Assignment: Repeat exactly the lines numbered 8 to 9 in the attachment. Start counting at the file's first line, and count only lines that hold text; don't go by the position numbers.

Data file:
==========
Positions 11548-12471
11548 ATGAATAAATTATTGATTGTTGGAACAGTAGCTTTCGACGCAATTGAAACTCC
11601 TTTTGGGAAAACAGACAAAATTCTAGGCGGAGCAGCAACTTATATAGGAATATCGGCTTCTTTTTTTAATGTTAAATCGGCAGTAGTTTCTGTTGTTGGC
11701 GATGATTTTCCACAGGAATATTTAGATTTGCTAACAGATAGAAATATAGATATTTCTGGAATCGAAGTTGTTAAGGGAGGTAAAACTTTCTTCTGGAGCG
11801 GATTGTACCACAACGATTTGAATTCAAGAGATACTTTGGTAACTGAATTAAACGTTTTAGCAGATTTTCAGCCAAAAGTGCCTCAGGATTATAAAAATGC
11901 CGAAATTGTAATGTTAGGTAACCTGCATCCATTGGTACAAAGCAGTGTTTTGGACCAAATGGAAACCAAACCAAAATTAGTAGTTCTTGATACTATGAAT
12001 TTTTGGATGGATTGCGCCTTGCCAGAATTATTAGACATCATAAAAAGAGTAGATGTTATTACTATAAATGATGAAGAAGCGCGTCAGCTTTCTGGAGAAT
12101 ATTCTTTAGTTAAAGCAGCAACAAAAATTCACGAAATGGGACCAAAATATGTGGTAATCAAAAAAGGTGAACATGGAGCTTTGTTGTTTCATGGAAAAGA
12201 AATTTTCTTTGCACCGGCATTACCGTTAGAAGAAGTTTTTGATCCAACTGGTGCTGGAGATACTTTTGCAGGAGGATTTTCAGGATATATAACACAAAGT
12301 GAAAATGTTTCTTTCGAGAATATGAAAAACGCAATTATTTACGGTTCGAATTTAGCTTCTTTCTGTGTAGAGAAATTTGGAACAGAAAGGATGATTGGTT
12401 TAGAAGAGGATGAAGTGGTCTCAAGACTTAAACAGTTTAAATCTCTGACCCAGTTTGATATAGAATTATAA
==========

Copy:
12101 ATTCTTTAGTTAAAGCAGCAACAAAAATTCACGAAATGGGACCAAAATATGTGGTAATCAAAAAAGGTGAACATGGAGCTTTGTTGTTTCATGGAAAAGA
12201 AATTTTCTTTGCACCGGCATTACCGTTAGAAGAAGTTTTTGATCCAACTGGTGCTGGAGATACTTTTGCAGGAGGATTTTCAGGATATATAACACAAAGT